"Ignoring the difference of race between women and the implications of those differences presents the most serious threat to the mobilization of women's joint power. Refusing to recognize difference makes it impossible to see the different problems and pitfalls facing us as women. Some problems we share as women, some we do not. You fear your children will grow up to join the patriarchy and testify against you, we fear our children will be dragged from a car and shot down on the street, and you will turn your backs upon the reasons they are dying."(2)
Another theorist surmised, "Black women's own views on rape can't help being shaped by the actions of their white sisters. That is to say, that Black people cannot use a white supremacist justice system without perpetuating white supremacy."(3)
These other theorists have long been critical of weaponizing process. This was recently on display in California. There, a recall movement was taking place to remove a judge for imposing a light sentence on a Stanford University student for sexual assault. The most vocal opponents to the recall were Black women. The most visible, former California Supreme Court justice, Janice M. Brown.(4) She argued, that punishing a judge for exercising discretion will only harm defendants of color. Statistics bear this out. Per 100,000 of the Black and Brown population in 2010, 6,000 were imprisoned; while per 100,000 of the white population in 2010, 640 were imprisoned.(5) Black and Brown persons of color are in front of Criminal Court judges far more than whites.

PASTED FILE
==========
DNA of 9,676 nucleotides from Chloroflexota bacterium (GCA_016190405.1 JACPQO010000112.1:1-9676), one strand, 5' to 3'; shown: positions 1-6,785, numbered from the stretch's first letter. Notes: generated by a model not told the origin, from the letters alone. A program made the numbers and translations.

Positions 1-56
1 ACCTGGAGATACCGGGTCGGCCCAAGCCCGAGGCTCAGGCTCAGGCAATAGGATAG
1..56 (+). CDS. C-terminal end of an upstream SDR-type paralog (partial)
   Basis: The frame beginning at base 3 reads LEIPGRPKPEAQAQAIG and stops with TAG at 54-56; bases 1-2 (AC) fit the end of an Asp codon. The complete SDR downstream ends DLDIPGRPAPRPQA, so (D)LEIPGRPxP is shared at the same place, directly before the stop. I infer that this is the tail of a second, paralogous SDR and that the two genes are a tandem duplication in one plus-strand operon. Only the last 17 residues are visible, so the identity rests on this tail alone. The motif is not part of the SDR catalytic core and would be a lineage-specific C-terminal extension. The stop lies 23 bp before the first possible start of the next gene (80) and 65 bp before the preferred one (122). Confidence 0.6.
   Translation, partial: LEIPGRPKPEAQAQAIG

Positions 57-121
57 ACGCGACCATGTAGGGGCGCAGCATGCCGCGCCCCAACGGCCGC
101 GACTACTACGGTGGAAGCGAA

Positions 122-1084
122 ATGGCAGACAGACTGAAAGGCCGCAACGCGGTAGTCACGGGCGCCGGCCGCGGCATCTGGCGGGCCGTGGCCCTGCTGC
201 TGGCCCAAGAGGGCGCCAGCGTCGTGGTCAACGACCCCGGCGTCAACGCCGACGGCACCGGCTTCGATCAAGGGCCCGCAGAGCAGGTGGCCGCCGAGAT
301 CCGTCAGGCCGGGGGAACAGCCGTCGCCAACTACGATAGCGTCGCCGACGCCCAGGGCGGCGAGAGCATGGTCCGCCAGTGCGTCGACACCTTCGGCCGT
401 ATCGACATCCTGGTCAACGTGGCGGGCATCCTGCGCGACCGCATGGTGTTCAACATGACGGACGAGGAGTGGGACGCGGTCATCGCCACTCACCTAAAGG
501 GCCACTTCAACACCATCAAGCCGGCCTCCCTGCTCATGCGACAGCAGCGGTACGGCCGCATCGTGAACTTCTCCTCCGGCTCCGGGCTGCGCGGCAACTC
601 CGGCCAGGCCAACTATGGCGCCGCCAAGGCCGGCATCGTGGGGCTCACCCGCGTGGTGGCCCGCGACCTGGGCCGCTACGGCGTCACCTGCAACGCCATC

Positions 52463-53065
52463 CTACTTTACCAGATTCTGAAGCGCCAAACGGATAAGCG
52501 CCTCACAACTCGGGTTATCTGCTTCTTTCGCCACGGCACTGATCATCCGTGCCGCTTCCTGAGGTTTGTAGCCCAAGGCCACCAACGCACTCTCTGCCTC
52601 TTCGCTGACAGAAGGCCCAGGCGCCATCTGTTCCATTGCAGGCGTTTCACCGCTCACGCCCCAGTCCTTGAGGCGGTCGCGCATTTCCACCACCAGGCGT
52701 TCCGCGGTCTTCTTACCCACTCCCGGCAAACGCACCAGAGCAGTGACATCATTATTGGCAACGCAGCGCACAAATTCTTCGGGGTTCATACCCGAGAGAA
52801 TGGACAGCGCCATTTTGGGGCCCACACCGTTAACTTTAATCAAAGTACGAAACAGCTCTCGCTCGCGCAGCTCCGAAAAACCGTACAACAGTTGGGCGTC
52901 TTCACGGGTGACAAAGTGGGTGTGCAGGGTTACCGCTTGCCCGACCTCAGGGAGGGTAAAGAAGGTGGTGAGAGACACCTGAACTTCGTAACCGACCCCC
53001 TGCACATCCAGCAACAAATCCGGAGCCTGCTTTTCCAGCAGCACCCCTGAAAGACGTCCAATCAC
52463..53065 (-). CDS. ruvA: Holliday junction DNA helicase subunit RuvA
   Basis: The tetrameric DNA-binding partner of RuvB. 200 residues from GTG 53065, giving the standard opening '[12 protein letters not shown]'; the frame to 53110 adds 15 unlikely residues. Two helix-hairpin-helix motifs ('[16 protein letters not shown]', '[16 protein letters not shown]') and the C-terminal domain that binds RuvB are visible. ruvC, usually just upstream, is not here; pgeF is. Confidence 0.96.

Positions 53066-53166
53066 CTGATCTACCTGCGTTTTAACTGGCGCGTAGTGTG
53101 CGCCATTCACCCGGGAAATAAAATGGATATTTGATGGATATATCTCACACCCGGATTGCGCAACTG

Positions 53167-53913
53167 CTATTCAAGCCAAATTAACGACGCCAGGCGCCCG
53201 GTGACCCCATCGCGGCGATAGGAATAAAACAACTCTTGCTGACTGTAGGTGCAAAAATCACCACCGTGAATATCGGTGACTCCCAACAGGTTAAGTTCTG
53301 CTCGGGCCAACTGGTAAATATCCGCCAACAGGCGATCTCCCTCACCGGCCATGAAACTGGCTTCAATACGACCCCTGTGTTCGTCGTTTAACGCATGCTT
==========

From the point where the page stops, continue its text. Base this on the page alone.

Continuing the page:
Another theorist called this type of feminism Carceral Feminism, and rails against the federal passage of the 1999 Violence Against Women Act (VAWA). "Many of the feminists who had lobbied for the passage of VAWA remained silent about countless other women whose 911 calls resulted in more violence. Often white, well-heeled feminists, their legislative accomplishment did little to stem violence against less affluent, more marginalized women."(6) And a further theorist noted, "If women do not share 'common oppression,' what then can serve as a basis for our coming together?"(7)
These other feminist theorist, the marginalized, had observed that the debate was about rational-feminism versus emotional-feminism. This feminist theorist argues that rational-feminism must prevail over emotional feminism.
"The sisterhood line as currently practiced (but not in the 1960s and early 1970s) is white, bourgeois, sexist propaganda. Women just turn around from seeking approval from men that they never got; to demanding unconditional approval from women. They put each other on a pedestal and imagine each other to be flawless goddesses."(8)
This same theorist argues, the root of emotional feminism is nothing more than a chauvinist plot to keep women marginalized and caught up in their emotions, rather than applying her faculties of reasoning.
"The root of this is the patriarchal socialization of women to restrict themselves to the sphere of feelings, while letting men develop the rational faculties necessary to wield power. Women are taught to read romantic novels, major in English, or maybe psychology, if the women seem like they are getting too many scientific ideas."(9)
Is the rallying cry, "I BELIEVE HER", the death nails to due process? Is process going to be sacrificed at the alter of gender politics? Is the new standard for America's fathers, brothers, husbands, and sons "GUILTY, UNTIL YOU CAN PROVE YOURSELF INNOCENT"?